Google Keyword Planner: How To Use Google Keyword Tool To Boost Site Organic Traffic?
Google Keyword Planner: How to use Google keyword tool to boost site organic traffic? Google ranks your found pages by the most popular
Google Keyword Planner: How to use the Google keyword tool to boost site organic traffic? Google ranks your found pages by the most popular search terms. Even if you target a few keywords, probably not every term attracts search engine attention.
But a loose tool – Google Search Console – can assist become aware of those “hidden” key phrases and, in addition, optimize your content. Follow this easy-to-put six-step procedure to broaden a method that could entice heaps of traffic every month.
So, now, let’s move beforehand and leap into our education on the way to using Google Keyword Planner.
How to use Google keyword planner
Step 1: Set up a Google Ads Account
Before using Google Keyword Planner, you need a Google Account. If you don’t already have one, it only takes a few minutes to create an account.
After creating an account, go to the Google Ads homepage and click Get started now. Now choose your Google Account to log in.
After signing up, Google Ads will guide you through account setup and setting up your first ad. You’llFirst, you’ll need to add your credit card information whether or not you want to show ads.
Remember to pause it now, or you will be charged for viewing. Google will also place a temporary authorization of $50 on your card.
Step 2: Access Google keyword planner
To open the Google Keyword Planner, click Tools & Settings in the upper right corner. Then select the Keyword Planner listed under Planning from the drop-down menu.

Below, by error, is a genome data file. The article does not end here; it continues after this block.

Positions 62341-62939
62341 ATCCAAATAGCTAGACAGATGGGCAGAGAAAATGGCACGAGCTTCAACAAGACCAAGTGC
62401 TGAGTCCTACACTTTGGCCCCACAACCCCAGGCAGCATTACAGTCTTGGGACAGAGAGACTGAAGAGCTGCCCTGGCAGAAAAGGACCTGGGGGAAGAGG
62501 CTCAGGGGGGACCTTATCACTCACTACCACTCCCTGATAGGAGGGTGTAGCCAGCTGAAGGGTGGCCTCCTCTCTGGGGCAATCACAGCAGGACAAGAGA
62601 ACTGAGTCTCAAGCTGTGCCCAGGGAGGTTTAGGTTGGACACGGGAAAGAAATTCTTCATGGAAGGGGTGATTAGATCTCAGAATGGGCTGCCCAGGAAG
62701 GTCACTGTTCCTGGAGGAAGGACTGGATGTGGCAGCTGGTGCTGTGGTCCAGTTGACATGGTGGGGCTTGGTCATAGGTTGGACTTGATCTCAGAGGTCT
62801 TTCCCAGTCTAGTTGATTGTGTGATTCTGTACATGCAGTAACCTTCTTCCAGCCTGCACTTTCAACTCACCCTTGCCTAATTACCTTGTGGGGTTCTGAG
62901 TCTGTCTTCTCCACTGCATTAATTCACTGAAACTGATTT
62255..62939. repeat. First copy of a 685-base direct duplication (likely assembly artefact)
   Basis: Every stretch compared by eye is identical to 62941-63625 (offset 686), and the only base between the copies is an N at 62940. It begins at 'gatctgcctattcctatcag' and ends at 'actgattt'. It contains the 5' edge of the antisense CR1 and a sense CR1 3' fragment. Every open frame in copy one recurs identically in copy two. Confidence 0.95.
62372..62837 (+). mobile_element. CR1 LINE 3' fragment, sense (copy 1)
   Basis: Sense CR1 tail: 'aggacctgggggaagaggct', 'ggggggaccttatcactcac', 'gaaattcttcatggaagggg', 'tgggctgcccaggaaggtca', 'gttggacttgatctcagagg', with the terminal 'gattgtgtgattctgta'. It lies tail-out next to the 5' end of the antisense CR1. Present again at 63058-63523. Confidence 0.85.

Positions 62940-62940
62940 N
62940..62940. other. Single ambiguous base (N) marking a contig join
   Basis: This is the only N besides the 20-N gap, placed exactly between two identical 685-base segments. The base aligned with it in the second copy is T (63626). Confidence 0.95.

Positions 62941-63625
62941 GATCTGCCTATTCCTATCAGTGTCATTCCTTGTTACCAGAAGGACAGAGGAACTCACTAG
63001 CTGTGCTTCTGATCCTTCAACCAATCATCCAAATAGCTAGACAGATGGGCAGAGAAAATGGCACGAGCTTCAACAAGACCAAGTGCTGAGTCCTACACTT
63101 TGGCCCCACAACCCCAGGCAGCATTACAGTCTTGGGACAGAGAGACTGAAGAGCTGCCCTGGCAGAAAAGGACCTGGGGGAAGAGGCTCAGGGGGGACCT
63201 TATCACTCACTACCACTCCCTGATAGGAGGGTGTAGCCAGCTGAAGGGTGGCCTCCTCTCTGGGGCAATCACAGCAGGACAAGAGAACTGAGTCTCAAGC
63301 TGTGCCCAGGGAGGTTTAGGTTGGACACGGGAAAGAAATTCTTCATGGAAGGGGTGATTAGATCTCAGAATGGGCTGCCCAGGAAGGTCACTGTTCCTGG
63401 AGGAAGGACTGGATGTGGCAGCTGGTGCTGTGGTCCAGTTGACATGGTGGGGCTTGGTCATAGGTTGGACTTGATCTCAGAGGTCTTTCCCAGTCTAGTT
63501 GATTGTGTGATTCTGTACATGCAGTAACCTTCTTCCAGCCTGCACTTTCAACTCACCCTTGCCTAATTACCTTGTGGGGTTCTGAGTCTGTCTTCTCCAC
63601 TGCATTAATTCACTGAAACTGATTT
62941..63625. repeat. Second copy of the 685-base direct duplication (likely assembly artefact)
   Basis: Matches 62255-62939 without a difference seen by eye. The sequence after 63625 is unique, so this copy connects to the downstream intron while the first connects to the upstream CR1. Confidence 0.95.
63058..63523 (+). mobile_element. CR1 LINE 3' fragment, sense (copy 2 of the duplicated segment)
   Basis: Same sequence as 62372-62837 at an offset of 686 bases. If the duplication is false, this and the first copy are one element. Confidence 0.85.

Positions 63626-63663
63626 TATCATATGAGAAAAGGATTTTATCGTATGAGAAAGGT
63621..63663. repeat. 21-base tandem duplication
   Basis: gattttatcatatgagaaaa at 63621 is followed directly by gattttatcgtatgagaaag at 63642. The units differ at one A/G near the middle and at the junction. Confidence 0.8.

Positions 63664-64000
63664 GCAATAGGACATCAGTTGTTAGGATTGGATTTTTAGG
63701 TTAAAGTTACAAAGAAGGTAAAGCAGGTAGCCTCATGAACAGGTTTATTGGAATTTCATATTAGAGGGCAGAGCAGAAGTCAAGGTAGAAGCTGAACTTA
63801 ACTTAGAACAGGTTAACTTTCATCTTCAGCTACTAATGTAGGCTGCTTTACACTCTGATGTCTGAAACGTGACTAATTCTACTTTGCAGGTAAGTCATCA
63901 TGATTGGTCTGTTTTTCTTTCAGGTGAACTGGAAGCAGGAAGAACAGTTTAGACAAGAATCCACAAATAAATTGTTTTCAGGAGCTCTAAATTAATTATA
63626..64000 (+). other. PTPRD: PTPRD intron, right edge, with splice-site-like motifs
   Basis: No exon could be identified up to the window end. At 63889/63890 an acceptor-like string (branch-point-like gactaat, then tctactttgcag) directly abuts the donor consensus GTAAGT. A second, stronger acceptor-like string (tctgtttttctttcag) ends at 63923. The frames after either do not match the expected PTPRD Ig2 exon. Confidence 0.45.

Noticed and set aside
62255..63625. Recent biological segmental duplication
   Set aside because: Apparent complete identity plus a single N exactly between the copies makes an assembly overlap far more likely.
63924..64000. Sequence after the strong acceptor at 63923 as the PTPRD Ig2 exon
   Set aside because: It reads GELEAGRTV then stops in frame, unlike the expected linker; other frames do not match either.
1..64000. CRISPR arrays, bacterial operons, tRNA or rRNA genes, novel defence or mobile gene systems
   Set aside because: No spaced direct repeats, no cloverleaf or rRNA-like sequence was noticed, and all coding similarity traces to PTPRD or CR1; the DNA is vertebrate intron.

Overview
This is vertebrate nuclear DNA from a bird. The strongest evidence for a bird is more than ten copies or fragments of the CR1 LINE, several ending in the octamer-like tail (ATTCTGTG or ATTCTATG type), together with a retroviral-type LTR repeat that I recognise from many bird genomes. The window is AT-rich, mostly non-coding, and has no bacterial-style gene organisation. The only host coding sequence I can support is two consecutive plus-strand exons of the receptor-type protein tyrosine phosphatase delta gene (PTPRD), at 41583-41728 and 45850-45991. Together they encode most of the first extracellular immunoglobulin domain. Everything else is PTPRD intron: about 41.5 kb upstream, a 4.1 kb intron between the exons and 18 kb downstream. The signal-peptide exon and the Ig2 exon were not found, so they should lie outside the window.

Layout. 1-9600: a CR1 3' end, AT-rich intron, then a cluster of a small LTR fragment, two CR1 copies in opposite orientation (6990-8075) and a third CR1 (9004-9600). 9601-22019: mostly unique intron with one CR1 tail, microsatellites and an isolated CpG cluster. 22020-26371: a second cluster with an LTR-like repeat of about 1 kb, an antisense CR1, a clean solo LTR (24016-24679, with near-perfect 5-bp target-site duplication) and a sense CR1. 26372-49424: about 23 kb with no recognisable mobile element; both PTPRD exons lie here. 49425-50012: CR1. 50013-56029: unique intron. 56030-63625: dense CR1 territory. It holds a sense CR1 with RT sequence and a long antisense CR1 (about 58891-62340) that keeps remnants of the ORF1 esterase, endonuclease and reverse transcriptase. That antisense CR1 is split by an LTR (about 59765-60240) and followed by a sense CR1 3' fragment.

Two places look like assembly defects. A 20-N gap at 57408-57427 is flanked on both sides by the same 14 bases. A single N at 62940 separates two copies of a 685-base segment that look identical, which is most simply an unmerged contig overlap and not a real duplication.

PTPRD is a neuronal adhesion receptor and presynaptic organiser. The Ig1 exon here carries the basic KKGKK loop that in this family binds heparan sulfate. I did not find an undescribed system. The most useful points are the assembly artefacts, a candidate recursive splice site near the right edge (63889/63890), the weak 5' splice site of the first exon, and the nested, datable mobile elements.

Then you will see two options:
- Discover New Keywords – This option will give you new keyword ideas that you can use to drive traffic to your website.
- Get Search Volume and Forecast – You can use this option to see historical trends, search volume, and future forecasts for your keyword list.
We’ll discuss both options and how to use them in the tutorial. Let’s start by discovering new keywords.
Step 3: Try to discover new keyword options
After you select Discover new keywords, you’ll see two tabs: Start with Keywords and Start with Website.
Start with keywords
Under Start with keyword, you can enter words (e.g., Google Analytics) or phrases (e.g., Use Google Analytics) to find keywords. And so you can enter up to 10 keywords/phrases, and optionally the domain you want to use as a filter. After entering your search terms, click Get Results.
Start with a Website
You can enter the website URL to find keyword ideas when you start with the website options. Google Keyword tool uses the website you enter as a source and gives you the search terms to use.